When three teen-age girls, Pam Shriver among them, reached the semifinals of the Dallas women's pro tennis tournament in March, Bellie Jean King said, "Some day we will look back at that as a landmark tournament."

Sam Shriver remembers it, too.

He is Pam's father, an insurance executive from the Baltimore suburb of Lutherville. So when his 15-year-old daughter defeated two of the world's top 10 players to reach the Dallas semis, he and his wife, Margot, caught the next plane to Texas.

Pam didn't like that.

She lost in the semis to Evonne Goclagong, throwing away a 5-2 lead in the first set.

"Part of her problem that day," Sam Shriver said yesterday at a happier moment, "was that we showed up. It upset her that we were there. Like, you know. "This is my show, what are you doing here?"

If Dallas comes to be remembered as the landmark that thrust onto center stage the successors to Evert and Navratilova and Goolagong, the Shrivers will remember it more as a difficult time for a teen-ager full of herself.

Tomorrow, Pam Shriver can win the United States Open women's championship. Yesterday's 7-6, 7-6 victory over the No. 1 seed, Martina Navratilova, was important for that, but Sam Shriver found another reason to like it.

His little girl is growing up.

"The difference in Pam from Dallas to now is that this time she invited her mother to come see her play," Shriver said. Margot Shriver couldn't make it yesterday, but she will be here tomorrow.

"Win or lose, Pam's had a good tournament," her father said.

Throughout yesterday's match, the crowd at the National Tennis Center gave its vocal support to Pam Shriver, even to the extent of cheering a costly doubt fault by Navratilova. Now 16, tall and trim, Shriver has a faultless baby face that invites affection. It was hers yesterday.

But had the paying customers spent time with Shriver after that Dallas performance, they might have held back a smidgen of their outright doting.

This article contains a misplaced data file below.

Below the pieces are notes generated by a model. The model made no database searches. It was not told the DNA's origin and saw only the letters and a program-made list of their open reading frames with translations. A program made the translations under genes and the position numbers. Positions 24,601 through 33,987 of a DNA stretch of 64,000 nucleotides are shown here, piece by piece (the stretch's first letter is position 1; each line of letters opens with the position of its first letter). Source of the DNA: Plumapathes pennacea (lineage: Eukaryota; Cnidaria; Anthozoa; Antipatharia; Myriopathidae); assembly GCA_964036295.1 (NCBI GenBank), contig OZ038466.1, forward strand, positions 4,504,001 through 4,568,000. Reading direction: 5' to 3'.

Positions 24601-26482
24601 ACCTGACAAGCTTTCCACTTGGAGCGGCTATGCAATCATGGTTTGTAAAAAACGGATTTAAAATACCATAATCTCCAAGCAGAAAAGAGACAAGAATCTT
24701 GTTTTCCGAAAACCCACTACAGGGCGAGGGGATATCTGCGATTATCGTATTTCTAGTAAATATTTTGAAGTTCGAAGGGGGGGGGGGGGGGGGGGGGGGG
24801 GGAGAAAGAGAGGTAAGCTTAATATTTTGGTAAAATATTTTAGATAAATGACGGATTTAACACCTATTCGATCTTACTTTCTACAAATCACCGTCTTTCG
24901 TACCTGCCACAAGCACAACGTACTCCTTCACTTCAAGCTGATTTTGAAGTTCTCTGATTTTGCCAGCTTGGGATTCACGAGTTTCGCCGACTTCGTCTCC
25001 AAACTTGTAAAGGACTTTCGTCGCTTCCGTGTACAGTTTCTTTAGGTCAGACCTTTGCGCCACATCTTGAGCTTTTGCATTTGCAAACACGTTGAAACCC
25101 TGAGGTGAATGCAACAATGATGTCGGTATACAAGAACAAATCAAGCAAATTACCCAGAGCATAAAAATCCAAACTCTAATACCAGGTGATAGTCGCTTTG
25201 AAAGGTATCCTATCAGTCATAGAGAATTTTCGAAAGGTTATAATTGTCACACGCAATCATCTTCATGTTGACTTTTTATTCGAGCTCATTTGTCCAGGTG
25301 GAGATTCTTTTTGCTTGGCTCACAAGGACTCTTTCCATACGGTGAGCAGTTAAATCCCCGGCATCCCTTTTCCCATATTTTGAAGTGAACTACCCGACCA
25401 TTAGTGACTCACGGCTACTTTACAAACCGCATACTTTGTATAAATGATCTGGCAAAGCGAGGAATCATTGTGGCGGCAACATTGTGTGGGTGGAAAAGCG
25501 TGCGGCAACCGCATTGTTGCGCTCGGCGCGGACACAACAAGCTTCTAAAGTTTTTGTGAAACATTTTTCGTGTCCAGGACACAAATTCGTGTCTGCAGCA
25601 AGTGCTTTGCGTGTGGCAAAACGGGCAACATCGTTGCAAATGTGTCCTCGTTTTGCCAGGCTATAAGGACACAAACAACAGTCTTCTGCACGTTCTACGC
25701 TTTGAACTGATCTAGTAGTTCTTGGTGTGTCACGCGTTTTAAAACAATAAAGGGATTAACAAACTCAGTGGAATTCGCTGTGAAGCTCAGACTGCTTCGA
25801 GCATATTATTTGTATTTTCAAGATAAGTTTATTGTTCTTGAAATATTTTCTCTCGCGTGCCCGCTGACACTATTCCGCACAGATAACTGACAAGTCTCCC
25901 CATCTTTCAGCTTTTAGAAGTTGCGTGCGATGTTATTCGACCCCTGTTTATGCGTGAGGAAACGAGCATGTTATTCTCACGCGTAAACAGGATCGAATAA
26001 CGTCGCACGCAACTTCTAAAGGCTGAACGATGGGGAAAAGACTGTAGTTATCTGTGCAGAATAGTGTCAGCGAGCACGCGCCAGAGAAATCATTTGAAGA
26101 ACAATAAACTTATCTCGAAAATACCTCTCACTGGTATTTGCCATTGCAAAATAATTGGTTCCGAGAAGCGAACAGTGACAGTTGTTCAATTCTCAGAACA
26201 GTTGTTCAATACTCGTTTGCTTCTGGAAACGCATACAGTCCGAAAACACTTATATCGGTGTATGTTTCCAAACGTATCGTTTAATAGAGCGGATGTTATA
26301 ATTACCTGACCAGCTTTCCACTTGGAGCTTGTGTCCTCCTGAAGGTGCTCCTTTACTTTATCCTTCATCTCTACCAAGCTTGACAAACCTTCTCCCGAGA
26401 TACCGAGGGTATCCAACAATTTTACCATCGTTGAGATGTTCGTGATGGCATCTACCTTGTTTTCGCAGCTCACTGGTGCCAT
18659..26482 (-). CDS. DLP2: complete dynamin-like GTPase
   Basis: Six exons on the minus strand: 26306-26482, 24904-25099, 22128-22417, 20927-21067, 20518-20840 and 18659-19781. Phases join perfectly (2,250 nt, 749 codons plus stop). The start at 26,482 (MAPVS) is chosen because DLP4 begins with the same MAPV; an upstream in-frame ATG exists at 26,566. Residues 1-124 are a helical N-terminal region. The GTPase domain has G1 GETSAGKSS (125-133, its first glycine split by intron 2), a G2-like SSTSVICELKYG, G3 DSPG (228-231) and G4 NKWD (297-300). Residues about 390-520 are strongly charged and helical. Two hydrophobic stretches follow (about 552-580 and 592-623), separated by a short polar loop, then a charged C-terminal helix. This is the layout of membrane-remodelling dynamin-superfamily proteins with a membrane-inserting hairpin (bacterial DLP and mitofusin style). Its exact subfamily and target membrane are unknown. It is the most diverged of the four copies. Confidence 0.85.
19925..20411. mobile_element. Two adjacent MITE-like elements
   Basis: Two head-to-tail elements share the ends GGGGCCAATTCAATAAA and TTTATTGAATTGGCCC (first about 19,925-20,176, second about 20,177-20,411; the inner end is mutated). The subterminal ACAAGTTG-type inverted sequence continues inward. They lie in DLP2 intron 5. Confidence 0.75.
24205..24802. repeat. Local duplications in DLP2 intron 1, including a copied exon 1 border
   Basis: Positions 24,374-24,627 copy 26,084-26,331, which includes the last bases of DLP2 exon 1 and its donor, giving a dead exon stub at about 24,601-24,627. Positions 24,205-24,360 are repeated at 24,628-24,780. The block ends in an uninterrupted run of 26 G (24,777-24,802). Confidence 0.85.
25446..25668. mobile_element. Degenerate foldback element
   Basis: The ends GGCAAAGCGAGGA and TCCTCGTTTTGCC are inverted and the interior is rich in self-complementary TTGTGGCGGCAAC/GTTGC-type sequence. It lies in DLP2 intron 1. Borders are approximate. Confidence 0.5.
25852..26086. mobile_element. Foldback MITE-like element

For two or three months, Pam Shriver was, her father said, your basic wise-guy teen-ager who knows everything and wonders why the world is so very, very dumb.

"You have children?" Sam Shriver asked a reporter. "Then you know how they can be at 15, 16. She was fighting everything. That's how teen-agers are. Fighting herself, your parents, school, discipline - whatever restraints there are in a teen-ager's life, she was fighting them."

Pam Shriver's coach, Don Candy, noticed that most of all. He was with her for a three-tournament tour of England. First time out, she lost in the first round to an anonymity named Marjorie Blackwood. Then Lea Antonopolis, an American of no special note, dispatched Shriver in a second round match.

At Wimbledon, on Center Court, Shriver reached the third round and led Sue Barker, 6-2, 5-2, and had three match points. From that narrow jumping-off spot to glorious victory, Shriver leaped to ignominious defeat, 2-6, 8-6, 7-5.

"Center Court has her by the throat," Candy said at the time. Shriver choked, he was saying, and as proof that time passes and teen-agers grow up, she yesterday spoke of that match as if it were decades ago, not 10 weeks ago.

"I didn't choke any of those points away today," she said. "I like I did in the Barker match."

Candy was please this time.

"Ever since Dallas, her attitude has been lousy," the coach said. "I'm saying this constructively, and I just hope she lives through what has happened here.

"After Dallas, after beating the No. 7 and No. 8 players in the world, she couldn't believe anybody could return her serve. 'They hit my serve back,' she said."

Here, Candy took on a pouting look in imitation of his prodigy's terrible suffering.

"She was saying. 'I don't like grass courts." ' ' ' 'I don't like wind' . . . "Where is she on the computer? . . . She was all tangled up in the wind.

"So I had to say to her. 'What the hell is this, Pam? They've got a racket, too.'

"It was a joke."

Shriver yesterday said Candy gave her a stern lecture after the England trip and she has been working very hard since. The victory over Navratilova was her biggest ever, and in the first moments after Navratilova hit a backhand long at the end, everyone expected Shriver to celebrate extravagantly.

She simply shook Martin's hand and smiled a lot.

"I didn't want to make a big scene, to jump up and down," Shriver said. "I thought of Martina, for some reason, I didn't want to rub it in."

Pam Shriver is 16 and getting older every day.